Yankees third baseman Alex Rodriguez went 0-for-4 in his season debut at Yankee Stadium and closer Mariano Rivera blew his second save in a row, but the Yankees won anyway thanks to a Brett Gardner walk-off single with the bases loaded in the bottom of the 11th.
In the bottom of the first, Rodriguez strode to the plate for his first at-bat of the season at Yankee Stadium. The crowd of more than 46,000 greeted him with a mixture of cheers and boos. Rodriguez quickly struck out swinging against Tigers starter Rick Porcello, which resulted in a cascade of boos.
Yankees starter Ivan Nova was solid over seven frames, allowing one run on eight hits and two walks while striking out seven. David Robertson pitched a scoreless eighth for the hold. Rivera could not work around a one-out Austin Jackson double, surrending a game-tying two-run, two-strike, two-out home run to defending AL MVP Miguel Cabrera, knotting the game at three apiece.
The Yankees went down quietly in the bottom of the ninth. The combination of Boone Logan and Shawn Kelley danced out of trouble in the top of the tenth, giving the offense another opportunity to set things right. Against Tigers reliever Al Alburquerque, the Yankees quickly put two runners on thanks to a Jayson Nix walk and Curtis Granderson single. They would advance to second and third on a wild pitch. With one out, Eduardo Nunez drew an intentional walk, setting up a plethora of RBI opportunities for Chris Stewart. Stewart struck out swinging, a gut-wrenching way to go down in that spot. Brett Gardner picked his teammate up, though, singling up the middle on the second pitch he saw from Alburquerque to help the Yankees walk off winners.
A lot of notable things both did and didn’t happen tonight. The Tigers had their 12-game winning streak snapped, and the Yankees broke their four-game losing streak. Rodriguez missed out on his 1,951st career RBI, which would have tied him with Stan Musial for sixth all-time. Alfonso Soriano entered the night with 1,999 career hits, but went 0-for-5. Rivera failed to convert save #644 of his career, and blew his second consecutive save for the first time since April 5-6, 2005 against the Red Sox (via ESPN Stats & Info).
People have been drinking in Wrigleyville since before 8am this morning. There are throngs of people out on the streets and packing every bar in the vicinity and it’s still four hours until first pitch. I realize I’m an old man who rarely leaves his home, but that looks exhausting even by the standards of normal degenerates. Be safe, everyone!
As for the game, the Indians are doing it: Carlos Santana is playing left field, keeping his bat and he bat of Mike Napoli in the lineup. I mentioned this morning that Santana has played exactly one game in the outfield in his career, and that that came four years ago. Allow me to reiterate that. And to remind everyone that, in baseball, the ball tends to find you. I can picture a sinking liner to left right now and it’s not a pretty picture. If you’re an Indians fan, pray that I’m wrong, but don’t act like you can’t picture it too.
Of course, this being baseball, he’ll probably rob someone of a homer and hit two himself while Napoli goes for the cycle. Never try to predict this stuff, folks.
1. Carlos Santana (S) LF
2. Jason Kipnis (L) 2B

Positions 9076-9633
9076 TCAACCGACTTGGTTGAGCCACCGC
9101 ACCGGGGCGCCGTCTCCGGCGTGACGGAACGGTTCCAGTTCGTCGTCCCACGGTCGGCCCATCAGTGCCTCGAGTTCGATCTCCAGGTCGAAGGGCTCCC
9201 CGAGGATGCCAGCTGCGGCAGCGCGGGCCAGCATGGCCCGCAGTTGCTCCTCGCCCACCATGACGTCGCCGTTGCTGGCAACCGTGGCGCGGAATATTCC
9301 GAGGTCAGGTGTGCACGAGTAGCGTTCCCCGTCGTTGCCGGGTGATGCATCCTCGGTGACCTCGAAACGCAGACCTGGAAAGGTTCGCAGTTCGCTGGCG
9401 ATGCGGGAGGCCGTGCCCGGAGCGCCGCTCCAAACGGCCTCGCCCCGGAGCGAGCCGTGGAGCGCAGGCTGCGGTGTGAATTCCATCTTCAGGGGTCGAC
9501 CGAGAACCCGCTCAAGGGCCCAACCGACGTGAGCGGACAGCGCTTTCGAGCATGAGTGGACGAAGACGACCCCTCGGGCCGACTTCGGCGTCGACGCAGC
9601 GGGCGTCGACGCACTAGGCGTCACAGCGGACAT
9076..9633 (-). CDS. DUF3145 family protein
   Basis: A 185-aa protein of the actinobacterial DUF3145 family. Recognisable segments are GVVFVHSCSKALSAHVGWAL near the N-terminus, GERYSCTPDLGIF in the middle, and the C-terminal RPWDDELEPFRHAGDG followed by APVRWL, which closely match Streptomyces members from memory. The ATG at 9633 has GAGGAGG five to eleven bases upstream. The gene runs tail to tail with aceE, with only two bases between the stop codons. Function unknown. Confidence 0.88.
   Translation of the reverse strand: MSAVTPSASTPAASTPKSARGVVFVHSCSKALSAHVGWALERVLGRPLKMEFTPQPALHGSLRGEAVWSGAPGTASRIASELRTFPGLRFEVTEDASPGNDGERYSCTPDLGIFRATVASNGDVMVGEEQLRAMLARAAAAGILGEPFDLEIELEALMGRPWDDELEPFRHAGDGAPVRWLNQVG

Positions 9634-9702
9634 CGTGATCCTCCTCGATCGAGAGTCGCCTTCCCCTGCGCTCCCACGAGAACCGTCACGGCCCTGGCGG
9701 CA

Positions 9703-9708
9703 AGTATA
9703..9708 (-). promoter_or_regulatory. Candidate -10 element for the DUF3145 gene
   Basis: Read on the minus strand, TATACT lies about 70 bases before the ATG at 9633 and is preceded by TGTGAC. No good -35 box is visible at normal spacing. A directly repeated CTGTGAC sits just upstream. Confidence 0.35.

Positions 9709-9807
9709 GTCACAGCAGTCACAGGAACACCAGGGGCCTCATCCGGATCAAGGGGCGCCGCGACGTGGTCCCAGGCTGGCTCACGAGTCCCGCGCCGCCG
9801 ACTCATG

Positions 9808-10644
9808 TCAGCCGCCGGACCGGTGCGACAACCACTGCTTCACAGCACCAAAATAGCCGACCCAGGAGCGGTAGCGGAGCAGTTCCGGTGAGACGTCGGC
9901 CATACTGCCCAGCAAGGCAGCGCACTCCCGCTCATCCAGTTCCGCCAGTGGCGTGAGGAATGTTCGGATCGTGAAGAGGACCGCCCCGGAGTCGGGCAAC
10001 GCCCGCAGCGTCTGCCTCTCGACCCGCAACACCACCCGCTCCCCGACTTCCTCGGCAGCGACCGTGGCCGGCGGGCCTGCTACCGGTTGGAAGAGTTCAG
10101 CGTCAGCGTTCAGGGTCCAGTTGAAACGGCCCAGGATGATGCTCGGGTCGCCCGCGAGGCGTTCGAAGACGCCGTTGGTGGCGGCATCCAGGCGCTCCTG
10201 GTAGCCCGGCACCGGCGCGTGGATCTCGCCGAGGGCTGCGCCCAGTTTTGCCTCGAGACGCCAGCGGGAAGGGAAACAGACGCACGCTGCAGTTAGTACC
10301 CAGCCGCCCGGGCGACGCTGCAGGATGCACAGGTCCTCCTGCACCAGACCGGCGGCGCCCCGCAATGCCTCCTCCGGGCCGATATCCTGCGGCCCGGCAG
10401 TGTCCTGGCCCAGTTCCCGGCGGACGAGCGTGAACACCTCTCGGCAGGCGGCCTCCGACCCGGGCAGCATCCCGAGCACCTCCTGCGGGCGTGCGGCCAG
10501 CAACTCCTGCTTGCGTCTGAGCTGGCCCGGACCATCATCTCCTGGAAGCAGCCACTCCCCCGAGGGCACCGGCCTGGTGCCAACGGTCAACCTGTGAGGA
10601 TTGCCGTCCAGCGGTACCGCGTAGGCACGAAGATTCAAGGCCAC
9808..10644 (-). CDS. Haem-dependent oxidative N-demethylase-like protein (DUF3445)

3. Francisco Lindor (S) SS
4. Mike Napoli (R) 1B
5. Jose Ramirez (S) 3B
6. Lonnie Chisenhall (L) RF
7. Roberto Perez (R) C
8. Tyler Naquin (L) CF
9. Josh Tomlin (R) P
1. Dexter Fowler (S) CF
2. Kris Bryant (R) 3B
3. Anthony Rizzo (L) 1B
4. Ben Zobrist (S) LF
5. Willson Contreras (R) C
6. Jorge Soler (R) RF
7. Javier Baez (R) 2B
8. Addison Russell (R) SS
9. Kyle Hendricks (R) P
For reasons that are not entirely clear to me the governor of my state, John Kasich, was on The Dan Patrick Show today. He had some bad news, unfortunately. According to Kasich, “baseball is going to die.”
It’s based mostly on his belief that, because some clubs are rich and some clubs are not so rich, and because players make too much money, poor teams cannot compete and fans cannot find a basis for team loyalty. He cites his boyhood rooting for the Pittsburgh Pirates and the ability for fans to root for players on the same teams year-in, year-out and claims that, if you don’t root for a high-payroll team, “your team is out before the All-Star Break.” Which is demonstrably not true, but he was on a roll so Patrick let him finish.
The real issue, Kasich says, is the lack of revenue sharing in the NFL-NBA mold. He makes a reference to “my buddy Bob Castellini,” the owner of the Cincinnati Reds, and says stuff about how the Reds can’t compete with the Cubs on payroll. His buddy Bob Castellini, by the way, is worth half a billion dollars, purchased the Reds for $270 million, they’re now worth an estimated $905 million, and they just signed a lucrative new TV deal, so thoughts and prayers to his buddy Bob Castellini and the Reds.
Kasich is right that baseball does not have straight revenue sharing like the NFL and NBA do. But he’s also comically uninformed about the differences in financial structure and revenue sources for baseball teams on the one hand and other sports on the other. He talks about how NFL teams in small towns like Green Bay can do just great while the poor sisters in Cincinnati can’t do as well in baseball, but either doesn’t realize or doesn’t acknowledge that local revenue — especially local TV revenue — pales in importance in football compared to baseball. If the Packers had to make all of their money by broadcasting games to the greater Green Bay area their situation would be a lot different. Meanwhile, if the Yankees had to put all of the revenue they receive via broadcasts in the greater New York area and give it to the poorer teams, it would something less than fair, would it not?
Wait, that’s it! I realize now why my governor did not do as well in the Republican primaries as he expected to! HE’S A COMMUNIST!